Ninth : Beethoven and the World In 1824

  • ISBN13:


  • ISBN10:


  • Format: Hardcover
  • Copyright: 6/15/2010
  • Publisher: Random House

Note: Supplemental materials are not guaranteed with Rental or Used book purchases.

Purchase Benefits

  • Free Shipping On Orders Over $59!
    Your order must be $59 or more to qualify for free economy shipping. Bulk sales, PO's, Marketplace items, eBooks and apparel do not qualify for this offer.
  • Get Rewarded for Ordering Your Textbooks! Enroll Now
List Price: $26.00 Save up to $13.51
  • Rent Book $14.30
    Add to Cart Free Shipping


Supplemental Materials

What is included with this book?

  • The Used and Rental copies of this book are not guaranteed to include any supplemental materials. Typically, only the book itself is included. This is true even if the title states it includes any access cards, study guides, lab manuals, CDs, etc.


"All men become brothers . . . Be embraced, ye millions!" The Ninth Symphony, a symbol of freedom and joy, was Beethoven's mightiest attempt to help humanity find its way from darkness to light, from chaos to peace. Yet the work was born in a repressive era, with terrified Bourbons, Hapsburgs, and Romanovs using every means at their disposal to squelch populist rumblings in the wake of the French Revolution and Napoleon's wars. Ironically, the premiere of this hymn to universal brotherhood took place in Vienna, the capital of a nation that Metternich was turning into the first modern police state. The Ninth's unveiling, on May 7, 1824, was the most significant artistic event of the year, and the work remains one of the most precedent-shattering and influential compositions in the history of music-a reference point and inspiration that resonates even today. But in The Ninth, eminent music historian Harvey Sachs demonstrates that Beethoven was not alone in his discontent with the state of the world. Lord Byron died in 1824 during an attempt to free Greece from the domination of the Ottoman empire; Delacroix painted a masterpiece in support of that same cause; Pushkin, suffering at the hands of an autocratic czar, began to draft his anti-authoritarian play Boris Godunov; and Stendhal and Heine wrote works that mocked conventional ways of thinking. The Ninth Symphony was so unorthodox that it amazed and confused listeners at its premiere-described by Sachs in vibrant detail-yet it became a standard for subsequent generations of creative artists, and its composer came to embody the Romantic cult of genius. In this unconventional, provocative new book, Beethoven's masterwork becomes a prism through which we may view the politics, aesthetics, and overall climate of the era. Part biography, part history, part memoir, The Ninth brilliantly explores the intricacies of Beethoven's last symphony-how it brought forth the power of the individual while celebrating the collective spirit of humanity.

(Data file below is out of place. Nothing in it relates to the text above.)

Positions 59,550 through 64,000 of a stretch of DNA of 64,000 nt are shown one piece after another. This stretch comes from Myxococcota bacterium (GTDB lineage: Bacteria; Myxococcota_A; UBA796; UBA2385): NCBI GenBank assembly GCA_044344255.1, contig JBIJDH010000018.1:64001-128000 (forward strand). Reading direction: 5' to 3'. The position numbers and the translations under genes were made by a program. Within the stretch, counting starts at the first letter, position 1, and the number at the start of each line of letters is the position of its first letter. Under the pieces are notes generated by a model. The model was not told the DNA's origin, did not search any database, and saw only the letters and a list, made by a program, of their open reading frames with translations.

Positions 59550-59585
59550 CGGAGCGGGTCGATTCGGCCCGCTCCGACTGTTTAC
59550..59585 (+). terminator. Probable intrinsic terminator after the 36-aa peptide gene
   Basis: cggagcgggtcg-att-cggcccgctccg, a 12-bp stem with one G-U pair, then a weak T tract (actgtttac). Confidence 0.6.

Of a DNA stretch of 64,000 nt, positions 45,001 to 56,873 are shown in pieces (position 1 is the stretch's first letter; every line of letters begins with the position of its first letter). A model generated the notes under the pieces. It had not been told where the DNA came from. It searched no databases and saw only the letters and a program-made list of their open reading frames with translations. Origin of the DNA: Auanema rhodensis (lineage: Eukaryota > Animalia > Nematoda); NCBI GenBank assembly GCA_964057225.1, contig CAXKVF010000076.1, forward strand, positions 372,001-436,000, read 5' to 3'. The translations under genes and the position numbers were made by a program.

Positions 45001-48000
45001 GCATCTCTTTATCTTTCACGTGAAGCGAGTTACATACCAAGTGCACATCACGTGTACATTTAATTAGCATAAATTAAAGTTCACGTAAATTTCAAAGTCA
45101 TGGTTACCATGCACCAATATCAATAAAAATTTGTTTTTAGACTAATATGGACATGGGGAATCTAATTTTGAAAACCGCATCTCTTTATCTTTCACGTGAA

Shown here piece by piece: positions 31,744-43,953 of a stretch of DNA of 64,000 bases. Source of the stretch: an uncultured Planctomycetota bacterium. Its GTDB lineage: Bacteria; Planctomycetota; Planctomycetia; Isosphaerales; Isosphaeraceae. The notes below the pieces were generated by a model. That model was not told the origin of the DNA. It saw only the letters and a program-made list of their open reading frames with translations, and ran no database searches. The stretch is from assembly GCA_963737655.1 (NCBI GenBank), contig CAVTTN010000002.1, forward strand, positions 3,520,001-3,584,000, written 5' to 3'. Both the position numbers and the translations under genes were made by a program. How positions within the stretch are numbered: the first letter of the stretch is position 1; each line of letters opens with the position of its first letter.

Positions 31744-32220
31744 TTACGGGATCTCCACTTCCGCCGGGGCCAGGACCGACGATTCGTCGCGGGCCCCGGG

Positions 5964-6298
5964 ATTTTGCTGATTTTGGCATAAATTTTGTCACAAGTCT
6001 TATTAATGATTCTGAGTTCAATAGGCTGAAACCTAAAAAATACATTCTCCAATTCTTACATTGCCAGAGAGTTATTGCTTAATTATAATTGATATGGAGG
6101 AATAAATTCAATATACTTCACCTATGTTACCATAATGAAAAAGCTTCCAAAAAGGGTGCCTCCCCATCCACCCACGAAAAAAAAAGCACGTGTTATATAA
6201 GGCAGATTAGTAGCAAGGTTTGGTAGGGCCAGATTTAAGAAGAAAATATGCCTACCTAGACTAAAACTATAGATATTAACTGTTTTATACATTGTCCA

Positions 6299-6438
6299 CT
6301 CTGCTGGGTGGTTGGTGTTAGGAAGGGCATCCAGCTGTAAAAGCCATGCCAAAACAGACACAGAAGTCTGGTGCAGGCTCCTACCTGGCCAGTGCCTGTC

Author Biography

Harvey Sachs is a writer and music historian and the author or co-author of eight previous books, of which there have been more than fifty editions in fifteen languages. He has written for The New Yorker and many other publications, has been a Guggenheim Fellow and a Fellow of the New York Public Library’s Cullman Center for Scholars and Writers, and is currently on the faculty of the Curtis Institute of Music in Philadelphia. He lives in New York City.

Table of Contents

Preludep. 3
A Grand Symphony with Many Voicesp. 7
1824, or How Artists Internalize Revolutionp. 59
Imagining the Ninthp. 113
To Begin Anewp. 163
Postludep. 195
Acknowledgmentsp. 201
Notesp. 203
Illustration Creditsp. 213
Indexp. 215
Table of Contents provided by Ingram. All Rights Reserved.

Rewards Program

Write a Review